A landmark role for Havrylyuk was the one he played in the film Babylon 20, directed by Ivan Mykolaichuk (actor turned director).

The action takes place in a Ukrainian village called Babylon in the early twenties, at the time when the new Bolshevik regime was getting itself established in the countryside. Havrylyuk plays Klym Synytsya, a former sailor (from the Aurora cruiser, the very same one that shot a couple of rounds at the Winter Palace in Petrograd /now St. Petersburg/ who comes to the village of Babylon to “revolutionize” it, to “bring new life” to it. His methods at first are primitive and brutal: when he sees sculptural representations of the last Czar and his family made by a villager he destroys the sculptures by tossing a hand grenade into them. But as the time passes on the sailor realizes that not everything in life is so simple and cannot be dealt with by throwing grenades at things he does not like. There is a growing opposition to his methods of imposing new “collective farming” ways upon the old village and though the sailor turned revolutionary gets the upper hand he becomes more tolerant and understanding.

In this role Havrylyuk again managed to show the complex nature of the man he played and reveal all the conflicting aspects of his personality. The director Kokhan, after seeing Havrylyuk in the role of Synytsya, decided he was the actor perfectly fitting for the role of Karmelyuk, a legendary Ukrainian hero of the past. Karmelyuk was a TV serial and though some critics found many faults with it, Havrylyuk’s Karmelyuk stood out as another successful role for the actor. He got himself firmly established as an actor who could perform heroic roles imbuing them with a sense of truly humane attitudes.

92_1.gif (44065 bytes)
    A still (death dance on top of a hill)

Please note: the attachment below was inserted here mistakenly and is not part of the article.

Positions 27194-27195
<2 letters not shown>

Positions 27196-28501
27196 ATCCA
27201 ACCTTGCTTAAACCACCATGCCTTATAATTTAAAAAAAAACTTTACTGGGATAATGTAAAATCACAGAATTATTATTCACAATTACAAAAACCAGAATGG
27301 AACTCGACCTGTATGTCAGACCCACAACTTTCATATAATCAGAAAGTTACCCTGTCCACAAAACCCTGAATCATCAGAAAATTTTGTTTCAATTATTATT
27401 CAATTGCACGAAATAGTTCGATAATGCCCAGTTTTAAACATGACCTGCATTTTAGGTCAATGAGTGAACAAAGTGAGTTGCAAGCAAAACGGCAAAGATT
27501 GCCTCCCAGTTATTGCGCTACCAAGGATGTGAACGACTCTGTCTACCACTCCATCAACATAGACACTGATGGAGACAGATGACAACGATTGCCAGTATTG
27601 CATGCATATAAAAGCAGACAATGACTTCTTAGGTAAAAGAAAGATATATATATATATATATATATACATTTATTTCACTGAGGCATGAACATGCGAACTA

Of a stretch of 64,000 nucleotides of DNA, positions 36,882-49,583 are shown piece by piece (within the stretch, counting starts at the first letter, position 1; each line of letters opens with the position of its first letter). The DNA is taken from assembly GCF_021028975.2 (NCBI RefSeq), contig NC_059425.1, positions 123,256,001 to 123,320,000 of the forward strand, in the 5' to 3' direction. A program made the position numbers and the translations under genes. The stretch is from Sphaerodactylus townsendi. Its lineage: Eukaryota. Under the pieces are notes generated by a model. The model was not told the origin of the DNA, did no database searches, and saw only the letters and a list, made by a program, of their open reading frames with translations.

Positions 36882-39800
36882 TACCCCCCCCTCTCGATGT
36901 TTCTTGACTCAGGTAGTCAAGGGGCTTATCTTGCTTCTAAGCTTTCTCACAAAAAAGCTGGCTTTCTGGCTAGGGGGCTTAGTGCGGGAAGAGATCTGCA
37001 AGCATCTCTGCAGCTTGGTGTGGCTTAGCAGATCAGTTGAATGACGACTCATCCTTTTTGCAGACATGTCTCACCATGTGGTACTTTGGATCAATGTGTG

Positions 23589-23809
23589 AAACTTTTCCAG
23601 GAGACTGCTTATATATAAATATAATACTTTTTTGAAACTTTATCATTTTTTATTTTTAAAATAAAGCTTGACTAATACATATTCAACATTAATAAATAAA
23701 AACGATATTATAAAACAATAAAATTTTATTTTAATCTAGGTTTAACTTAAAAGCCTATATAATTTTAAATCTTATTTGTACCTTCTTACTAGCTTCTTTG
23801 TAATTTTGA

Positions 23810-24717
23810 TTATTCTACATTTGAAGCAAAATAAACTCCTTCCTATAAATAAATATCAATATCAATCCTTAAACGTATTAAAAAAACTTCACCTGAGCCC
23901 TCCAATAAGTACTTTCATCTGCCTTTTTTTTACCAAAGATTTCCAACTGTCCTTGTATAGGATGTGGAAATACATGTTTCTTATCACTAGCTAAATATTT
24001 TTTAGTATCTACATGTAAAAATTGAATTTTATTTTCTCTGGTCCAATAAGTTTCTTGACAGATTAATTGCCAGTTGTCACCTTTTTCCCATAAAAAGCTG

from Annychka.     

924.gif (26621 bytes)
A still from Khlib i Sil (“Bread and Salt”). 1970; director Hryhory Kokhan.

92_3.gif (36591 bytes)
A still from Lehenda pro Knyahynyu Olgu     
(“A Legend of Princess Olga”). 1983;     
director Yuri Illienko.    


931.gif (31835 bytes)
A still from Povernennya Butterfly
(“Return of
Butterfly”). 1982;
director Oleh Fialko.
Ivan Havrylyuk and Olena Safonova.
When the winds of change began to blow away the obsolete Soviet ideological dogmas, bans and prohibitions, Havrylyuk decided it was the right time to start his business, thus revealing still another, business side of his nature. He had plans to have a new film studio built in the town of Kolomyia, close to the Carpathian Mountains, and to make his own films, without the state telling him how to do it and what kinds of movies to make. The film company he headed (originally called Ukrayina and later renamed Volya-20) released several films but then came a slump in the Ukrainian economy and many things ground to a halt, Ukrainian film making among them. At present Havrylyuk is in fact jobless. But he does not give up. Together with Yuri Illenko he wrote a screen play for a big film about the 18th-century Ukrainian Hetman (ruler) Mazepa. Now he has to find money to make this film and he feels he has to hurry — he is going on fifty and he is eager to play many more roles. No, Havrylyuk will never give up, he’ll always be ready to be a heroic figure in films and in life. In the meanwhile Ivan Havrylyuk remains a star of the Ukrainian national cinema.

By Serhiy TRYMBACH

knopka1.jpg (7341 bytes) knopka2.jpg (7332 bytes) knopka3.jpg (6912 bytes)